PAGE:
The unique combination of high strength and low temperature toughness on heavy wall thickness coils allows higher operating pressures in large diameter spiral welded pipes and could represent a 10% reduction in life cycle cost on long distance gas pipe lines. One of the current processing routes for these high thickness grades is the thermo-mechanical controlled processing (TMCP) route, which critically depends on the austenite conditioning during hot forming at specific temperature in relation to the aimed metallurgical mechanisms (recrystallization, strain accumulation, phase transformation). Detailed mechanical and microstructural characterization on selected coils and pipes corresponding to the X80M grade in 24 mm thickness reveals that effective grain size and distribution together with the through thickness gradient are key parameters to control in order to ensure the adequate toughness of the material. Studies on the softening behavior revealed that the grain coarsening in the mid-thickness is related to a decrease of strain accumulation during hot rolling. It was also observed a toughness detrimental effect with the increment of the volume fraction of M/A (martensite/retained austenite) in the middle thickness of the coils, related to the cooling practice. Finally, submerged arc weldability for spiral welded pipe manufacturing was evaluated on coil skelp in 24 mm thickness. The investigations revealed the suitability of the material for spiral welded pipe production, preserving the tensile properties and maintaining acceptable toughness values in the heat-affected zone.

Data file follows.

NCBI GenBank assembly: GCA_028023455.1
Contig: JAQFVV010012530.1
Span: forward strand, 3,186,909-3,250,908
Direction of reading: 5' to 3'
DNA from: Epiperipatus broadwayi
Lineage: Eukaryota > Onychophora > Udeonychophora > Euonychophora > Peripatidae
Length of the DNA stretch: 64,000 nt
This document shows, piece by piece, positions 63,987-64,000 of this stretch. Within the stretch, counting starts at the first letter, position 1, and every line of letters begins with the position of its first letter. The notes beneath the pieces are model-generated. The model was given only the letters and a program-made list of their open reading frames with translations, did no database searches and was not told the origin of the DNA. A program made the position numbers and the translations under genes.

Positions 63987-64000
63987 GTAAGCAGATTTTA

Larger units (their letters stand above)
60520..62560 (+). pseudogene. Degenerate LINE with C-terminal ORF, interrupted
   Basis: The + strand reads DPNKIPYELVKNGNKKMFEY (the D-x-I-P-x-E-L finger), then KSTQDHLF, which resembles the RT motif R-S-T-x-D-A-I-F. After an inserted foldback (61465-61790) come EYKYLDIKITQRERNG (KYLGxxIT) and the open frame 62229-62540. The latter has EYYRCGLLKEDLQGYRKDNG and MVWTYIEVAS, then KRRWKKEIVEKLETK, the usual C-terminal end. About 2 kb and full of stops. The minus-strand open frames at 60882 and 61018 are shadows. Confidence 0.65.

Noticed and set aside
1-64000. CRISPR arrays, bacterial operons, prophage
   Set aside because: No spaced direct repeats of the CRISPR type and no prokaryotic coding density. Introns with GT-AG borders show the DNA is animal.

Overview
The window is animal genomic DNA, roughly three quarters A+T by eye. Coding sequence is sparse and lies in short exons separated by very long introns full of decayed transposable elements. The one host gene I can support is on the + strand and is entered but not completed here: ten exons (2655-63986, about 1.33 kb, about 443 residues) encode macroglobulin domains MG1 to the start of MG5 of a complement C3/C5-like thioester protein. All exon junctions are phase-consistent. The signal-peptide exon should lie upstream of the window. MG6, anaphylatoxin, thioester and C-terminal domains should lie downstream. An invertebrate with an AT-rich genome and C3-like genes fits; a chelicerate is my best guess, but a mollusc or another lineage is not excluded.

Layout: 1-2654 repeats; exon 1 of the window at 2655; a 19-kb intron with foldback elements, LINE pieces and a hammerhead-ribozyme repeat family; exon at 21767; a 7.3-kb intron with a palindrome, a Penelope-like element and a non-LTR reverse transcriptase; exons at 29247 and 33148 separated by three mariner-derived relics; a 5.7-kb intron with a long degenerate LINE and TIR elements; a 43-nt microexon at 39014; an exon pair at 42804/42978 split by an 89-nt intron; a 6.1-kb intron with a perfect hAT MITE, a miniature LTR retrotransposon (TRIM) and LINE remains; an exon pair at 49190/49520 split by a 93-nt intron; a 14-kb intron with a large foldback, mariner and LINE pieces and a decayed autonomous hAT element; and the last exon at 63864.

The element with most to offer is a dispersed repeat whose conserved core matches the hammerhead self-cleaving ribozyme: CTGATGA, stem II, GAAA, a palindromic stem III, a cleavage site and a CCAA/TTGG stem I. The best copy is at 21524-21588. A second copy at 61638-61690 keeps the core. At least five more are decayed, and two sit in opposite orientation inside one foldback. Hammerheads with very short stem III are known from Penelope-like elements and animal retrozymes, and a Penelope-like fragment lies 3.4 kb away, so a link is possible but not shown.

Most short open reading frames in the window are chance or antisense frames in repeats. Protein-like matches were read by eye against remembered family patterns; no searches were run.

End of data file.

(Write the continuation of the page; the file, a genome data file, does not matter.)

The present study revealed that the adequate chemical alloying selection and processing control provide enhanced low temperature toughness on pipes with excellent weldability formed from hot rolled coils X80 grade in 24 mm thickness produced at ArcelorMittal Bremen.